asianart.com | articles
by David Weldon
October 21, 2010
Click here for a rejoinder to this article written by Michael Henss, "Thirteenth or Eighteenth Century?"
Please click here for a forum on this subject where you can post your views and impressions
on the subject of Aniko attributions.
(click on small images for large images with captions)
The most famous work attributed to Aniko is the wonderful painting of Tara in the Cleveland Museum of Art (fig. 1). The painting is generally agreed to be Tibetan but with strong Nepalese characteristics. Steven Kossak argues his case for Aniko as the creator on three main grounds: the exquisite quality of the painting; the fact that we are told that Aniko could work in any artistic style; and that stylistic elements in the Tara presage the Shalu murals painted in 1306 by artists from the Yuan court.  Ironically John Huntington and Dina Bangdel refute Kossak’s attribution in a catalogue entry for a silver statue in the Virginia Museum of Fine Arts (fig. 10) that they attribute to Aniko citing a sculptural style based on Chinese, Nepalese and Indian elements.  They also attribute a gold on black painting in The Art Institute of Chicago (fig. 7) to Aniko or his atelier using the same stylistic argument, and relating the painting to earlier Chinese black and gold sutra illustrations.  And Michael Henss has attributed a group of statues in various collections (figs. 13, 16, 17) to Aniko based on stylistic similarities with the Cleveland Tara and a kesi thanka of Tara (fig. 15) in the Asian Art Museum, San Francisco, both of which he believes to be associated with the master.  In 1994 Anning Jing proposed an Aniko attribution for painted portraits of Khubilai Khan and his consort Chabi in the National Palace Museum, Taipei.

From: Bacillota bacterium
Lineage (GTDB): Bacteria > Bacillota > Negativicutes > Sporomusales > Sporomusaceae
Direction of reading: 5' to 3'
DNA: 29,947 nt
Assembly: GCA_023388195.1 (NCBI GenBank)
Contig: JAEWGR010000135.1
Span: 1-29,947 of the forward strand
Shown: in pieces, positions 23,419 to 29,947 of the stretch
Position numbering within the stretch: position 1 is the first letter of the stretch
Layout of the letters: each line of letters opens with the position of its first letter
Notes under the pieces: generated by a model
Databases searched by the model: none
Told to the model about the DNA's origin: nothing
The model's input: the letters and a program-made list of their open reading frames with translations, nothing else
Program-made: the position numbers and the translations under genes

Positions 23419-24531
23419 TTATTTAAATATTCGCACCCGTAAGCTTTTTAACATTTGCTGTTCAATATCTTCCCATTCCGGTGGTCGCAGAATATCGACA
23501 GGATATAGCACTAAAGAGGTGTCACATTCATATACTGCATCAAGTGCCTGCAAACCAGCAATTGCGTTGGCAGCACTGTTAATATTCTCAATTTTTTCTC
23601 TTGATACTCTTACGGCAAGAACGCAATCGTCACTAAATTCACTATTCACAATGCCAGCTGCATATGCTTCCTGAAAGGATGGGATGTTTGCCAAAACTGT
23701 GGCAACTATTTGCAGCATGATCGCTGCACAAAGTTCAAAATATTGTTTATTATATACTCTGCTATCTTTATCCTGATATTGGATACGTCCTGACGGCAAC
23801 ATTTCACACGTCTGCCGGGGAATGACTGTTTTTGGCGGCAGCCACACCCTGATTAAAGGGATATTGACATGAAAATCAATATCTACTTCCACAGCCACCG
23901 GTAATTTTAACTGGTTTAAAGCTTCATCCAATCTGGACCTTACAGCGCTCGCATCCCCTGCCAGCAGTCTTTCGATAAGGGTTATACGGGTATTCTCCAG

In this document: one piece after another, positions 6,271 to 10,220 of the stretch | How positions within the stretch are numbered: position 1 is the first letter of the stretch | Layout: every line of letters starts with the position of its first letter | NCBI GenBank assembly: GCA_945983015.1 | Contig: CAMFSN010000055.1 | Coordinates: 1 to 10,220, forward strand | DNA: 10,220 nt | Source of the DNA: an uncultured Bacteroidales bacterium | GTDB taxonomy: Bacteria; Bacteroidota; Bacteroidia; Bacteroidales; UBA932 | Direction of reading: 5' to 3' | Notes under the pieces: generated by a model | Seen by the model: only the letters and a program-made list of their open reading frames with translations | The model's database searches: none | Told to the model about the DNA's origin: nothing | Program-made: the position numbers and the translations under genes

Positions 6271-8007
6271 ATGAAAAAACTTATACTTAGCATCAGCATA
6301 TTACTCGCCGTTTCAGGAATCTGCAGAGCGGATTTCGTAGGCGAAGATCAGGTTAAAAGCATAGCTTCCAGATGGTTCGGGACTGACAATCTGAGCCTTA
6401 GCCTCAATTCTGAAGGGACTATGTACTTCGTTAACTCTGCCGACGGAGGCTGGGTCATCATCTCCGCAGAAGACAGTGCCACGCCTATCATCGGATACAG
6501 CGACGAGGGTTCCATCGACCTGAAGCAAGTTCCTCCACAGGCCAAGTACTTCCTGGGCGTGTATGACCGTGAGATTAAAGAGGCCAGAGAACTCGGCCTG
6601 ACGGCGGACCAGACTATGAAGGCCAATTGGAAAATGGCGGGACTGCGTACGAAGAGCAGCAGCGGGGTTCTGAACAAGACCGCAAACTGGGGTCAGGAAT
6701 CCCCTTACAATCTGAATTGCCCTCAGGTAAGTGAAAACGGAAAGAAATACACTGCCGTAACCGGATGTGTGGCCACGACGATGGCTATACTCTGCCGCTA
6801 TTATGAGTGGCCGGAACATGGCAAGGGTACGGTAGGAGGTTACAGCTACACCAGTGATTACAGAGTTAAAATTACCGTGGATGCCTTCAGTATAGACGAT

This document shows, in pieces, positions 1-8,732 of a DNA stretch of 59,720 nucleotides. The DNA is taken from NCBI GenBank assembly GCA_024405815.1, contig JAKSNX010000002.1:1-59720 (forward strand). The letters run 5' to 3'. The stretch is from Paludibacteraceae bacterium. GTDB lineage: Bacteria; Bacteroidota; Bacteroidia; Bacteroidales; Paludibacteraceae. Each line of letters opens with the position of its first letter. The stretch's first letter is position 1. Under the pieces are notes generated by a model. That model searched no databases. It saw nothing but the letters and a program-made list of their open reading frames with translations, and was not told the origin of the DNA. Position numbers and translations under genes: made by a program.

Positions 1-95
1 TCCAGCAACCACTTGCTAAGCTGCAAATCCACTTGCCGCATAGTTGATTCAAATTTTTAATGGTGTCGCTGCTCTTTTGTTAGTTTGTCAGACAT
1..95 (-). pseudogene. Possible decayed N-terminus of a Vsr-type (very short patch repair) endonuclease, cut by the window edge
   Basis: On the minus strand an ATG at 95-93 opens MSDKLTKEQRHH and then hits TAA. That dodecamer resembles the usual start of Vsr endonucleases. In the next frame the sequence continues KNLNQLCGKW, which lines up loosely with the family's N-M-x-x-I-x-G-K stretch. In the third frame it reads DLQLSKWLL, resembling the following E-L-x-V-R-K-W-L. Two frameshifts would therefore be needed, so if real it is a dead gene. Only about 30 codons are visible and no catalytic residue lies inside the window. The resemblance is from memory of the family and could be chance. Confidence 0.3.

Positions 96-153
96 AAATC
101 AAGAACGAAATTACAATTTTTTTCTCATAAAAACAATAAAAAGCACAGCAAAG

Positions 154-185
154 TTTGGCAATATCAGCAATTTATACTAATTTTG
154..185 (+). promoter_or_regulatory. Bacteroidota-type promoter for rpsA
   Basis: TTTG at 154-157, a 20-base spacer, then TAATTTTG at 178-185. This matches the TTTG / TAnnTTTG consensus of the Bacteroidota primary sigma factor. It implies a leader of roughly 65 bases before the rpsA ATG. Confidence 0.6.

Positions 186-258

In arguing his case for his attribution of the Cleveland Tara to Aniko, Kossak cites, amongst other things, the evident Nepalese stylistic traditions in the painting. Most agree with this aspect and that it was painted during the period that Aniko was active in Nepal, Tibet or China. And it is undoubtedly a masterpiece worthy of the name. But as well as the Nepalese style that clearly relates it to the traditions with which Aniko would have been most familiar, there are Indian elements in the painting that are less easily explained. Kossak cites Aniko’s biography that reports that he was proficient in both Indian and Nepalese painting traditions.  But there seems to be more to the Indian content that can be simply attributed to Aniko’s stylistic dexterity. The painting is unusual in that it does not portray complex iconographic themes like the vast majority of Tibetan paintings. It is simply a shrine. Dr. Pal has suggested that it portrays a famous Indian sanctuary of Tara.  The architecture of the shrine would suggest a site in eastern India, probably dating to the late Pala dynasty (ca. 750-1200). To enhance the verisimilitude the artist has included informed reference to common twelfth century eastern Indian motifs, as seen in period sculpture and manuscript illuminations for instance. The vine motif on the shrine’s plinth that depicts animals within scrollwork is a uniquely Indian device, as seen in the halo on a twelfth century Pala manuscript illumination and the pedestal of an eleventh or twelfth century Pala bronze (figs. 2 & 3). The shrine’s superstructure is painted predominately brown, with yellow used to define shape and detail, as in Indian painting (fig. 4). The trees and shrubs are Indian as described by Susan and John Huntington, and seen extensively in Pala manuscripts (fig. 4).  The forward facing animals within the plinth are in Indian style. There seems to be no doubt of the intent to portray an Indian place of worship. And then there is the Tibetan pilgrim visiting the shrine, seen close to Tara’s right hand.  Here the narrative is not easily explained by the Aniko attribution, or not in the way it has been presented anyway. It has been argued that Aniko painted the Tara at Sakya monastery in the early 1260s when Phags-pa was his patron. Donors or patrons are often depicted in the paintings they commission, according to Nepalese and Tibetan custom. But the colour and plain cut of the monk’s yellow robe do not immediately bring the grand Sakya tradition to mind. Phags-pa was a member of the powerful Khon clan who are normally depicted wearing sumptuous laymen’s robes and not the garb of pious monks. There are innumerable stories of pilgrimage by Tibetans to Nepal and India, and perhaps that is what is referred to in the depiction of this as yet unidentified monk worshipping at the Indian shrine of Tara.